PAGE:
by Daniel Hathaway
Oudist, lutenist, and guitarist Brian Kay has teamed up with vocalist Amanda Powell and artistic director and keyboardist Jeannette Sorrell to curate Apollo’s Fire’s Countryside Concerts show, “Tarantella! Rhythms of the Old Mediterranean.” The program will receive five performances in Hunting Valley, Avon Lake, Chardon, and Bath from June 8-12.
“Last year’s ‘Mediterranean Roots’ was so successful that Jeannette, Amanda, and I discussed how to rearrange it with a few additions of musicians and repertory to make it fresh,” Kay said in a telephone conversation. He added that it’s much easier to collaborate now that he and his wife have moved to Cleveland from Baltimore. “Now I can bring my guitar to Amanda’s house, where she’ll sit at the piano and we’ll play everything from Stevie Wonder to The Beatles to Medieval and Appalachian music and come up with ideas. Now Jeannette can also come by and participate.”
Sorrell was not so closely involved with the previous Mediterranean show, but Kay and Powell were keen on including her as a performer this time around. Her acquisition of a new instrument made that more of an artistic possibility. “She’ll be playing her Lautenwerk, a gut-strung harpsichord that sounds more like a harp or lute, which is nice because Jeannette says she’s always wanted to play harp. We needed to find a piece to feature the instrument, so I suggested the late 14th-century, early 15th-century Lamento di Tristano, which closely resembles Middle Eastern music and shows the interplay of cultures around the Mediterranean.”
Demonstrating the similar and complementary nature of music from different cultures is at the center of the program. “We hope it will shine a light on the shared traditions and communalities between different kinds of people,” Kay said. “Music is truly the universal language.”
The program itself is named for the frenetic 18th-century dance associated with the folk tradition in which a person who is bitten by a tarantula could dance off the spider’s venom. Two tarantellas are included on the program. “One of them, Pizzica di San Vinto, was suggested by a friend who plays in the group Hesperus,” Kay said, “and I’m excited to have it on the program.” He promises that audience members who enjoyed “Mediterranean Roots” will find other surprises around the corner in “Tarantella!”
Aside from Sorrell, Powell, and Kay himself, the performers returning to the Mediterranean program include cellist René Schiffer, hammered dulcimer player Tina Bergmann, bassist Dave Morgan, percussionist Rex Benincasa, and flutist Daphna Mor. “We’ll be adding a new fiddle player, Emi Tanabe, who is extremely versatile.”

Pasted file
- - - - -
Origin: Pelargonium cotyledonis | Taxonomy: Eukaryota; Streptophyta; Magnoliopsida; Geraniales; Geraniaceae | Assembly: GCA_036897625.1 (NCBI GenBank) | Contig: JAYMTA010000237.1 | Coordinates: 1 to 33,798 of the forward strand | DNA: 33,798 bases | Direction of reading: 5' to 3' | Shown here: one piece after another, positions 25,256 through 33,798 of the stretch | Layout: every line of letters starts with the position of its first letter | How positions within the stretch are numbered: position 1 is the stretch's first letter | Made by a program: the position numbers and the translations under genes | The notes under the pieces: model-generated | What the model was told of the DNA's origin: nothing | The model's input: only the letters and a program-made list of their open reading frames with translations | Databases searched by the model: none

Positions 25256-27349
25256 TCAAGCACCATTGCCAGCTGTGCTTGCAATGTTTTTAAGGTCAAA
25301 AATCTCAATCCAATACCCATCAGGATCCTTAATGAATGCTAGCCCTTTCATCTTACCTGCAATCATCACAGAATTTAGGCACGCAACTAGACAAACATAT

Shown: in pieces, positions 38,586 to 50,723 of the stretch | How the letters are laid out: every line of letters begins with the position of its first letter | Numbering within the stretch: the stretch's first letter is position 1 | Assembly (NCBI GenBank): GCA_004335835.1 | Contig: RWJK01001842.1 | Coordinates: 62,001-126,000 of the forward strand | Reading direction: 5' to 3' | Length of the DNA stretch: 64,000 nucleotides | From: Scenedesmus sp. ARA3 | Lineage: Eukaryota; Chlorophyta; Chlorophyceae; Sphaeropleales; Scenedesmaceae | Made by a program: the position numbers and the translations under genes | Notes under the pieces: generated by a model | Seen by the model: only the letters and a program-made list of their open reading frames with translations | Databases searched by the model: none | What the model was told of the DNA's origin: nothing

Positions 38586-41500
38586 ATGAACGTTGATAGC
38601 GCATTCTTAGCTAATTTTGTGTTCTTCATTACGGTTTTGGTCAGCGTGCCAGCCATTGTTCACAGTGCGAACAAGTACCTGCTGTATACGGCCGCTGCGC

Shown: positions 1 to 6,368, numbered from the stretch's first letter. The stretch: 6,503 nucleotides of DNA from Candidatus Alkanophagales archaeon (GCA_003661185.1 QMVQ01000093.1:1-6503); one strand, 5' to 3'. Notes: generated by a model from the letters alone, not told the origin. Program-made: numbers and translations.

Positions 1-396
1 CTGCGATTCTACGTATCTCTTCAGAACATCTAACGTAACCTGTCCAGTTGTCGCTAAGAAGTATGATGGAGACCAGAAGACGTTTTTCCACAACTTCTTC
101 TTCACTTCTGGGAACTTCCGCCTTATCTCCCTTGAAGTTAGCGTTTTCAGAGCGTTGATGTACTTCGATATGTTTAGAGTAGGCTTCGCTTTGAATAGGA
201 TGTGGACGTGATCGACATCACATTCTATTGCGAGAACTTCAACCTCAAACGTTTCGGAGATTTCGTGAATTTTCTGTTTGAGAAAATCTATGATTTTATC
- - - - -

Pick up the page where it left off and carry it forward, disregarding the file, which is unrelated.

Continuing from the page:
Kay will be bringing his oud to the party — the Middle Eastern instrument played by Christians, Muslims, and Jews alike before it evolved into the Western lute during the European middle ages — as well as his lute and possibly his Baroque guitar. The latter instrument, which Kay helped build, has opened up a new chapter in his career.
“I’ve been apprenticing with the luthier Thomas Hardy, and the experience has been inspiring,” he said. “It took about three months to build the guitar, and I was impressed that the same kind of detail that goes into my work as a musician went into the construction of that instrument. The inside that no one sees looks just as beautiful as the outside.”
Kay had another insight into the meticulousness of instrument-making when his lute needed repair. “Most frets on the instrument are tied on so you can move them to create different temperaments, but those near the neck are glued in place. Last year, when it was hot and humid and I was playing very vigorously, one of the frets fell off and disappeared. I took the lute to Tom, who identified the frets as pear wood. He had a little block of that material, and we spent four hours creating and glueing on a new fret the size of a toothpick. I never would have thought that it could take that much effort.”
Woodworking has now become something of an obsession for Kay, who is busy dreaming up projects that range from building instruments to creating and customizing furniture — including fashioning a kind of crib for his and his wife’s dog, who likes to share their bed but ends up sleeping on their feet. “I would never have thought of doing that before working with Tom!”
Published on ClevelandClassical.com June 5, 2018.
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